What. A. Book. It’s fiction but based on real life events and history of what happened in Korea. It’s HEARTBREAKING and yet so good to read, I kept turning every page. Some pages made me turn green however, so caution, as it talks about what it was like for the Koreans under Japanese rule, and the aftermath even after the Americans “freed” them – swapping out one dictatorship for another, really.

Chaos Monkeys

The book started off a little slow and technical for me, but as I started reading it, I started liking it a lot more. It is enlightening to learn how tech companies and startups work, along with interesting albeit sometimes crude anecdotes of what they did. As always, the footnotes are the most interesting bits of the book.


While waiting for my other crime thriller books in queue from Louise Penny come through (I hate starting in the middle of a series, I want to start with Book One), I discovered Belinda Bauer. Her work is… WOW. From page one, I was hooked. Beautiful, clean writing that doesn’t add unnecessary details and this book brought the entire story to a neat conclusion at the end, which I very much appreciate, when all of the strange twists and turns make sense. I immediately put her other books on hold, as I love her writing.

The Shut Eye

DO NOT READ THIS ONE. I loved her first book so much, and I still very much enjoy her writing but this book infuriated me. INFURIATED ME.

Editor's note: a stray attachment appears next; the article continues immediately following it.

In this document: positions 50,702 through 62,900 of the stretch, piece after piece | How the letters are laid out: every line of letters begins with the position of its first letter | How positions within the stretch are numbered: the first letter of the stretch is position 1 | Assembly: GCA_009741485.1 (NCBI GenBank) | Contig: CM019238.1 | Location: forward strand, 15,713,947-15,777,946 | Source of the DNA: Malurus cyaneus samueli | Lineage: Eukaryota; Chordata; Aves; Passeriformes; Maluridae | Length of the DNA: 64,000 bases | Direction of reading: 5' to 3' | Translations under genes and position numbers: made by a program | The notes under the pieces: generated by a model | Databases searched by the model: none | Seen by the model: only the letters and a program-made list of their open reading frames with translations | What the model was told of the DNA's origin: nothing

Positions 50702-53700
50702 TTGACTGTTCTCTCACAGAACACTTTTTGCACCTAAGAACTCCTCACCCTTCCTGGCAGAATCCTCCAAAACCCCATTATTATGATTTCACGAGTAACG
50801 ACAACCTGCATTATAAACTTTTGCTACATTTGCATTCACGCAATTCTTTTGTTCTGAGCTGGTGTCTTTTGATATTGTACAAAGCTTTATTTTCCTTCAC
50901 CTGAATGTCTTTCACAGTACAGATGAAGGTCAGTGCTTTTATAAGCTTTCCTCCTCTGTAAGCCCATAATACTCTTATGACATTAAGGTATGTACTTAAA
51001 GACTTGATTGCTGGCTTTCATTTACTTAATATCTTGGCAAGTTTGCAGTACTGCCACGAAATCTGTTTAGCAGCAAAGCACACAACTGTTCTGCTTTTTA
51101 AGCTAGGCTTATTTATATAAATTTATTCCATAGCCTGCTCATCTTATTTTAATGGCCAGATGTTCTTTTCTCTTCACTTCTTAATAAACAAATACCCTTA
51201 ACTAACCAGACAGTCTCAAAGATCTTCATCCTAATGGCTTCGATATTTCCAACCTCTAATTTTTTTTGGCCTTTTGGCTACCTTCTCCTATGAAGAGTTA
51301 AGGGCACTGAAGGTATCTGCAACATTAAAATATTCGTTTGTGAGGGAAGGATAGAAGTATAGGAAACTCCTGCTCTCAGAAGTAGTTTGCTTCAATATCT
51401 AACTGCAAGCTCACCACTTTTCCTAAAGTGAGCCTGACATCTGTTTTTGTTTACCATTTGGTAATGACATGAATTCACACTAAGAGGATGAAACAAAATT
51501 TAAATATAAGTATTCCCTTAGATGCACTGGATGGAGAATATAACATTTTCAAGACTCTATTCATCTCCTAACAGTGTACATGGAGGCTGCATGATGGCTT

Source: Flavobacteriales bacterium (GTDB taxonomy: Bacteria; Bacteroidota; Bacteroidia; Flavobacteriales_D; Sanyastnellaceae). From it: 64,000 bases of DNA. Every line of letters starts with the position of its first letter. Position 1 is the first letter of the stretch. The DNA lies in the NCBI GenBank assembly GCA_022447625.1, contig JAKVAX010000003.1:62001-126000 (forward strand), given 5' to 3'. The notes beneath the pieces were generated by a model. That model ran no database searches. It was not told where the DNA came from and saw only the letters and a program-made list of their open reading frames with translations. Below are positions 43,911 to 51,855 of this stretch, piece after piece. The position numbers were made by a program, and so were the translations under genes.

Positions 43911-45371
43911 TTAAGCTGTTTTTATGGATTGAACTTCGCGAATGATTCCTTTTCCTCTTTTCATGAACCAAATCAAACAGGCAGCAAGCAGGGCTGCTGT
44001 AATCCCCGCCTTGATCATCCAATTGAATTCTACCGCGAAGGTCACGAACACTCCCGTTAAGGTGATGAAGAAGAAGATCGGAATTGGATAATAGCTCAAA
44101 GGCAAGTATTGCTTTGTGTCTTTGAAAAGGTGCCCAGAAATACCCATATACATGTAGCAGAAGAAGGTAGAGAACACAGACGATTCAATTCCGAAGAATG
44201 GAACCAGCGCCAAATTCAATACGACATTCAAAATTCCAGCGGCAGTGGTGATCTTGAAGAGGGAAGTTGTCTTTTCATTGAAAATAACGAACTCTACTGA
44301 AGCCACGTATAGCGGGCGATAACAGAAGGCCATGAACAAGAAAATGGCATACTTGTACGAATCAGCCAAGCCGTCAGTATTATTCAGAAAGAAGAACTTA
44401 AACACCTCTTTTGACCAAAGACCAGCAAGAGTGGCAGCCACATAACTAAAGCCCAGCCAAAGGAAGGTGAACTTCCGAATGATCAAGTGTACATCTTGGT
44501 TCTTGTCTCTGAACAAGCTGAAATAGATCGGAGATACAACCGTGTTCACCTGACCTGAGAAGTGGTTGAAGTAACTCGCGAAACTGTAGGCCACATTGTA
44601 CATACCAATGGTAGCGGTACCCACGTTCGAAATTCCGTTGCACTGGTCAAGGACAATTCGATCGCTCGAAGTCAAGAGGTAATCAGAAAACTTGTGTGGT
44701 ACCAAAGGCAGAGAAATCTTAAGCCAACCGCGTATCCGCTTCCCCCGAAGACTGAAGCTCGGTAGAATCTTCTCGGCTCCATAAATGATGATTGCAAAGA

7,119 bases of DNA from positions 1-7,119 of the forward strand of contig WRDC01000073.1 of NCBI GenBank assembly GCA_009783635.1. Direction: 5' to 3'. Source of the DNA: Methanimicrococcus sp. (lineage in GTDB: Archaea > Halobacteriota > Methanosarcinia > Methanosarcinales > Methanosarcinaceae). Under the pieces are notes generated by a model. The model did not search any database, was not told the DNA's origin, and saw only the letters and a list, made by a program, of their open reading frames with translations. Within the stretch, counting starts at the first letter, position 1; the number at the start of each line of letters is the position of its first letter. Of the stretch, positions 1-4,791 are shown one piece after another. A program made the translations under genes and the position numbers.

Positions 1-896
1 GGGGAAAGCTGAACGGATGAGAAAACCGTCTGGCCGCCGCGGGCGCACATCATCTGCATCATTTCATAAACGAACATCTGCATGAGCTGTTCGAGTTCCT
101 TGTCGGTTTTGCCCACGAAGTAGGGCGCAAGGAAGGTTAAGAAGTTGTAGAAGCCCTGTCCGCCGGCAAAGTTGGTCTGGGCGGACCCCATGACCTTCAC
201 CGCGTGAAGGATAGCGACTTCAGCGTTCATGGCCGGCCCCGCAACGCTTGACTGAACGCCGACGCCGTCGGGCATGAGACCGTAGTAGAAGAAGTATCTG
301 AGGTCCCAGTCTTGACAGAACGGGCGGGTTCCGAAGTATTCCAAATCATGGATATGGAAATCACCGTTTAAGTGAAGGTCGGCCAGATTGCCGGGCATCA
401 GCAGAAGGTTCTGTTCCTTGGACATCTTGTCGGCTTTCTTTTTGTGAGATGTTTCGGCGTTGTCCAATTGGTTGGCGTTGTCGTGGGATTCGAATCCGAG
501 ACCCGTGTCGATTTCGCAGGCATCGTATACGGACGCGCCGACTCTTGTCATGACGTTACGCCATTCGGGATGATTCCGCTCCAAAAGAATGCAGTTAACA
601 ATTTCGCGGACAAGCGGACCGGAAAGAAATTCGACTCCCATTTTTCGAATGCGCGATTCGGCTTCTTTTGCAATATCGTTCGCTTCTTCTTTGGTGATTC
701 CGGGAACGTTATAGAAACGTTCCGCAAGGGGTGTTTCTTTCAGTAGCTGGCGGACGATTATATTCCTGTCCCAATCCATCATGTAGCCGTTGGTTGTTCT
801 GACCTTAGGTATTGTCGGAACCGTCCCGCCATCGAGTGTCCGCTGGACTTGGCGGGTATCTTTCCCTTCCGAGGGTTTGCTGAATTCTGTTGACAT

The whole plot of it made me so angry because it plays on stereotypes of “Other” races (ie. not white) being ostracized in society, not speaking English well, and then.. I don’t want to give the plot away, but the ending made me EXTREMELY ANGRY. It left no answer for what happened to one of the characters, the thought process, gave zero empathy or insight into them, and .. I am disgusted by this book. I truly am. It’s got such a xenophobic slant to it, that it has turned me off eagerly wanting to read her other works. I love her writing still, but this was a POORLY CHOSEN PLOT. I will be Googling her plots beforehand.

In general I am also seeing I find her plots hard to stomach as well as a mother. I can’t help but picture Little Bun in a lot them as they deal with little kids (but she does an excellent job getting into their brains).

The Facts of Life and Death

A much better plot. No little children in harm’s way this time, and a very interesting introspective into the mind of a small child. The ending is pretty satisfying. I highly recommend this one. I also really connected with one of the main characters, the little girl; having had bullies growing up as well, and feeling ostracized.

The Beautiful Dead

Not Bauer’s best work. It’s okay, still a page-turner, thrilling, but kind of … weird. Though heartwarming in a way as well, as it goes into the main character’s relationship with her father. I would have enjoyed more butt-kicking stories from the minor character (a small woman) nearer to the end of the book however; she sounds very interesting.